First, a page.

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Prolonged jaundice (PJ) is common, affecting 2–15% of all neonates and up to 40% of breastfed infants.1 It presents a challenge to health professionals, who must identify those infants with pathology while avoiding the unnecessary investigation of normal babies. National Institute for Health and Clinical Excellence (NICE) recently recommended, that in addition to a thorough examination, the formal assessment of PJ should include conjugated bilirubin, urine culture, glucose-6-phosphate dehydrogenase where ethnically appropriate, full blood count, blood group determination and Coomb's test.2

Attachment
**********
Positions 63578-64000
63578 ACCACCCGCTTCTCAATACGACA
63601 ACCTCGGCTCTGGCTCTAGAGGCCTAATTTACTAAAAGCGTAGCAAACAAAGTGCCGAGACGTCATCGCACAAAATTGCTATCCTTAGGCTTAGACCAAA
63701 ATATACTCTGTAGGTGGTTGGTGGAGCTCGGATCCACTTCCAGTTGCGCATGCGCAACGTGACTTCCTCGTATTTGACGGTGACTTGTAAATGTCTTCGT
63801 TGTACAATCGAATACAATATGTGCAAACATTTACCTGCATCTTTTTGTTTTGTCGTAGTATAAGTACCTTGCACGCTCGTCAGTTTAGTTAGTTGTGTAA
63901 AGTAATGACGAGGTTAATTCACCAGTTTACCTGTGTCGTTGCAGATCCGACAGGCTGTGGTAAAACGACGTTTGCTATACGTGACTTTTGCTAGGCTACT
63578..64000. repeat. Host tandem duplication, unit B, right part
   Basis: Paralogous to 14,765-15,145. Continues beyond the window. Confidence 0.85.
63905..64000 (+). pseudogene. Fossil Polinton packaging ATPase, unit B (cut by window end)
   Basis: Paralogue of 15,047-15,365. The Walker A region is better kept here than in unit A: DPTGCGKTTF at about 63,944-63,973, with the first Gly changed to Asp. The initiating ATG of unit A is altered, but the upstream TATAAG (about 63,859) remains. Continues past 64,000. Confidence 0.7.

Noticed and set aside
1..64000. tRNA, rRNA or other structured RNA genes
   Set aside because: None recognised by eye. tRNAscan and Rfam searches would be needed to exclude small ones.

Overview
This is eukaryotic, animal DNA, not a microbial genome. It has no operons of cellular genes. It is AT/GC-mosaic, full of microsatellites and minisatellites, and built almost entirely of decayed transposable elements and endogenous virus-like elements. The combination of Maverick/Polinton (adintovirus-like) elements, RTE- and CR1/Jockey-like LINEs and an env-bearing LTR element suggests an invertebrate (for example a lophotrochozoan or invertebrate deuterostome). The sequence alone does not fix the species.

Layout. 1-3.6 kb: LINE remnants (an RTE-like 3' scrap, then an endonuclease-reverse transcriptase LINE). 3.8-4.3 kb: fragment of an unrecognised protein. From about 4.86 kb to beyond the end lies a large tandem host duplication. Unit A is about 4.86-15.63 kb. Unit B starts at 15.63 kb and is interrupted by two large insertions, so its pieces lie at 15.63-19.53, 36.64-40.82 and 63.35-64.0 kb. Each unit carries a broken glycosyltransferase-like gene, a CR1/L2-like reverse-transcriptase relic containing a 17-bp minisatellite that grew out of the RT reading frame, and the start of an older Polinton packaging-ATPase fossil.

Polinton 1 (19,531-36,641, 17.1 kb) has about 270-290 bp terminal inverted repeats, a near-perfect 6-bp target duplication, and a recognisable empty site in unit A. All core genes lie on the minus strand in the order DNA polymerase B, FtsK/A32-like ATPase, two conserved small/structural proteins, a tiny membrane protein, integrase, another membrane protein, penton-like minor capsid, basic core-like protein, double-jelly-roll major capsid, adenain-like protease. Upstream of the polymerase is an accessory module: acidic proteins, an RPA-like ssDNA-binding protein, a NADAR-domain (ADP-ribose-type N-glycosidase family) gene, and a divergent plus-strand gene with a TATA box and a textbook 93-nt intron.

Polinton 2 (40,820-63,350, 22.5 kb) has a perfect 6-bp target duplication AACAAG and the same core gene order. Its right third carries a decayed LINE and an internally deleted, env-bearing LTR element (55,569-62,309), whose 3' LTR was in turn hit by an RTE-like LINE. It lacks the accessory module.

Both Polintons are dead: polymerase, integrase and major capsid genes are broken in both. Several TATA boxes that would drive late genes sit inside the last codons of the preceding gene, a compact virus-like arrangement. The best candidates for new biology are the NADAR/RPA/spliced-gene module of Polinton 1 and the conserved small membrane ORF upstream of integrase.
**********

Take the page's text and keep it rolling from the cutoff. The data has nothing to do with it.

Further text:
The three studies referenced had methodological flaws, including all …
Competing interests None.
Provenance and peer review Not commissioned; externally peer reviewed.
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